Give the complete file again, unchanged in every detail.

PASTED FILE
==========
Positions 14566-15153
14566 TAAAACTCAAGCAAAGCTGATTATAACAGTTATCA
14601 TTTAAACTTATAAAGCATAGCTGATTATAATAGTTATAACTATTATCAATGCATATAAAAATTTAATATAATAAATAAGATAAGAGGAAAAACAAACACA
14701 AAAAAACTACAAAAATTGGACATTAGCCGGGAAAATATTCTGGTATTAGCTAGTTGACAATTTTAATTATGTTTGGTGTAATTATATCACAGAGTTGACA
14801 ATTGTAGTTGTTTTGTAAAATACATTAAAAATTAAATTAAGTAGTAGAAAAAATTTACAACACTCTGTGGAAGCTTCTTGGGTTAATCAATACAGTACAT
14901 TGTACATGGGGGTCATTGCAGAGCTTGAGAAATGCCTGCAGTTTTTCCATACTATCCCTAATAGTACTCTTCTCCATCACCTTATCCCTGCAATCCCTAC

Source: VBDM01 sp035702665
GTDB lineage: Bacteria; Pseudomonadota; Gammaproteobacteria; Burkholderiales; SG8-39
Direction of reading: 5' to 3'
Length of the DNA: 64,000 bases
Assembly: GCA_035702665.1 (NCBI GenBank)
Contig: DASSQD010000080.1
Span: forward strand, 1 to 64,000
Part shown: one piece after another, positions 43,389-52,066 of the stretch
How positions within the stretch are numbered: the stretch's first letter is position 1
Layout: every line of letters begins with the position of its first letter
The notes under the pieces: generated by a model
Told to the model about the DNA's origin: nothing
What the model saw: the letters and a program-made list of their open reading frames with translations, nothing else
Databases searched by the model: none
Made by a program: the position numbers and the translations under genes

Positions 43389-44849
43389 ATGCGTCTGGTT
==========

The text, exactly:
Positions 14566-15153
14566 TAAAACTCAAGCAAAGCTGATTATAACAGTTATCA
14601 TTTAAACTTATAAAGCATAGCTGATTATAATAGTTATAACTATTATCAATGCATATAAAAATTTAATATAATAAATAAGATAAGAGGAAAAACAAACACA
14701 AAAAAACTACAAAAATTGGACATTAGCCGGGAAAATATTCTGGTATTAGCTAGTTGACAATTTTAATTATGTTTGGTGTAATTATATCACAGAGTTGACA
14801 ATTGTAGTTGTTTTGTAAAATACATTAAAAATTAAATTAAGTAGTAGAAAAAATTTACAACACTCTGTGGAAGCTTCTTGGGTTAATCAATACAGTACAT
14901 TGTACATGGGGGTCATTGCAGAGCTTGAGAAATGCCTGCAGTTTTTCCATACTATCCCTAATAGTACTCTTCTCCATCACCTTATCCCTGCAATCCCTAC

Source: VBDM01 sp035702665
GTDB lineage: Bacteria; Pseudomonadota; Gammaproteobacteria; Burkholderiales; SG8-39
Direction of reading: 5' to 3'
Length of the DNA: 64,000 bases
Assembly: GCA_035702665.1 (NCBI GenBank)
Contig: DASSQD010000080.1
Span: forward strand, 1 to 64,000
Part shown: one piece after another, positions 43,389-52,066 of the stretch
How positions within the stretch are numbered: the stretch's first letter is position 1
Layout: every line of letters begins with the position of its first letter
The notes under the pieces: generated by a model
Told to the model about the DNA's origin: nothing
What the model saw: the letters and a program-made list of their open reading frames with translations, nothing else
Databases searched by the model: none
Made by a program: the position numbers and the translations under genes

Positions 43389-44849
43389 ATGCGTCTGGTT